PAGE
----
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Skilled authors make it look easy but there's a lot to learn, and the learning never stops. Get a head start by reading everything you can, to absorb the art of words and storytelling. What stories do you like best? Who are your favourite characters? Play around with ideas, experiment—splatter words like paint—and have some fun. And when you are ready to tell a story of your own, here's a guide to walk you through the process.
© IDEA: Raw wood to vague shape
To help explain the main story-writing steps, we are going to sculpt a puppet head from wood. We start with a plain block of wood (or a blank piece of paper). It's raw. It's basic. It doesn't look like anything yet. What it needs is a little imagination.
Main Character
Let's imagine your main character... What do they look like? What kind of personality do they have? Do they have a family, friends, a home? Pets or hobbies? You don't have to include all this in your story, but thinking about it will help your idea grow.

Now, what does this character care about most? What do they want more than anything else in the world?

Imagine the backdrop for your main character... Where in the world will your adventure take place? Is it a city, a farm, the desert, somewhere freezing cold? Is it even on Earth? Maybe it's in outer space, or somewhere completely made-up.

Also think about when in time your story is happening. Have you gone Jurassic (back to a period in history), present day (with all the technology you currently enjoy), or jumped into the future? Set the scene like a stage designer.

Problems and Plot
Now we have to give your main character a problem, since stories need to be about something happening. This is what we call the story plot.

Problems can be external (outside of ourselves) like a thief or a pirate, a hungry sabre-toothed tiger, an alien spaceship, or even the weather: stormy seas, tornadoes, a flood.

Or problems can be internal (inside ourselves: our faulty belief systems or naughty behaviours) like always giving up too easy, thinking we're not smart or strong or brave or needed, or maybe we can't stop lying.

The best stories include external and internal: for example, struggling against a stormy sea, your character discovers just how brave they really are. (Something to aim for as you gain experience.) What is it that stands in your character's way?

Point of View
This might be a good time to think and play about with the point of view you want to write from. A lot of modern fiction uses I, as in: I hopped on my bike, so you are right in the main character's head, hearing all their thoughts.

The traditional way is to go by he/she and your character's name, so say: Peter hopped on his bike. You can still get inside the character's head a little bit.

The final way, which you don't generally see (outside of Choose Your Own Adventure books) is you, as in: You hop on your bike.

It's also a good time to think about tense: past or present? For example: Peter hopped on his bike. Or: Peter hops on his bike. Past is considered traditional, more proper. Present is the newer, faster-moving style. Which do you think works best for your story?

Scribble and Sketch
Scribble down notes and sketches if you need to. Give it a working title. Once you have an idea of your main character and their biggest problem, and have decided on your point of view and tense, you are ready for the next step.
© STORY: Basic carved shape
For this step, you are really going to let your imagination and personality shine. Get that idea down on paper (or screen), into a basic story shape, in a burst of creativity. It doesn't need to be perfect. You don't need to agonize over every word. Just see what pops out of your head and where your imagination takes you. But first, some things to consider about story.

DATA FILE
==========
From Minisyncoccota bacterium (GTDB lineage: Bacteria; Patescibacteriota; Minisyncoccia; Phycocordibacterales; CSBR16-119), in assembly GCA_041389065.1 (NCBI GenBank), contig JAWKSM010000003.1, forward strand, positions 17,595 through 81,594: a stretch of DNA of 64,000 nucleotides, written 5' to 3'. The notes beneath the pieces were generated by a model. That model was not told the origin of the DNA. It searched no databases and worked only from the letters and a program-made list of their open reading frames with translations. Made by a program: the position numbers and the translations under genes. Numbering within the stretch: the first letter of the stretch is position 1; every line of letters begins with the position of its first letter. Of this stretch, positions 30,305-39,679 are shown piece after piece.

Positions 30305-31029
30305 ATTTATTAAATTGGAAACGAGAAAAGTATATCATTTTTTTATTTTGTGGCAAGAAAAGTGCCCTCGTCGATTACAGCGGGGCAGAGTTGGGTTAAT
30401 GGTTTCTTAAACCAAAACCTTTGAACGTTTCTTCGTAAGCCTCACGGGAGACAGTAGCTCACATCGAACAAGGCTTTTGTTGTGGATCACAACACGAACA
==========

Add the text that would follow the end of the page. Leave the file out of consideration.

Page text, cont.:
Growth and Change
So, stories are about something happening, and it's the problem itself that drives the story by forcing the main character to take action. Of course, not all characters will react the same way. Some will fight. Some will run away. Some will do nothing at all.

Whatever they choose to do (or not do), the problem generally gets worse. And this is what makes your reader stick around—they need to know how your character will finally solve that problem. Will they come out the other side a stronger, wiser person? (If it's a horror story, will they even survive?) What will they learn?

Beginning to End
All stories have a beginning, a middle, and an end. With short stories, beginnings need to introduce the main character and jump into their problem as quickly as possible.

Then comes the middle which takes up most of the story. This is where the adventure kicks off, where your character makes a choice, takes action, and generally messes up as they struggle with their problem.

Then, the end. Here your character finally figures things out, gets it right, and overcomes that problem. Yay!

Emotions and Senses
Don't forget to sprinkle emotions (fear, excitement, joy, sadness, anger...) and senses (sight, sound, touch, smell, taste) throughout your first draft, to bring your story to life. And use similes and metaphors to help paint a picture for the reader.

Similes use as or like with something specific to compare to:

hairy as a Mammoth
bald as a baboon's butt
smelled like a loaded diaper
ran like a clown on stilts

Roald Dahl uses a hilarious simile in James and the Giant Peach, when describing Aunt Sponge:

She was like a great white soggy overboiled cabbage.

Metaphors use something completely different to paint a picture, like how I've taken the carving of a wooden puppet head to help explain how to write and edit a story! (Metaphors are a little bit trickier to work with, so stick to similes until you feel ready.)

Here's a great metaphor by David Walliams, from The Boy in the Dress:

The pain ebbed and flowed inside him like the sea,
crashing down on him, almost drowning him in tears.

Don't worry if you don't capture all these details in your first draft. You can always add them later when you edit.

When it comes to stories, clearly communicating what's in your head is probably the most difficult part of writing. It can be so hard to see your own mistakes, to see where you're missing details, or not explaining things well enough for the reader to "see" your story. It's so clear in your head, you just can't understand why they don't get it. (Why can't you read my mind?!)

This is where a second pair of eyes comes in handy. A writing partner can be a real story-saver. But if that's not possible, don't despair, since it's best to set your first draft aside for a while anyway, and come back to it with fresh eyes. Then you will be ready to edit. But for now, it's time to get creative.

So, with all this in mind...ready, set, WRITE!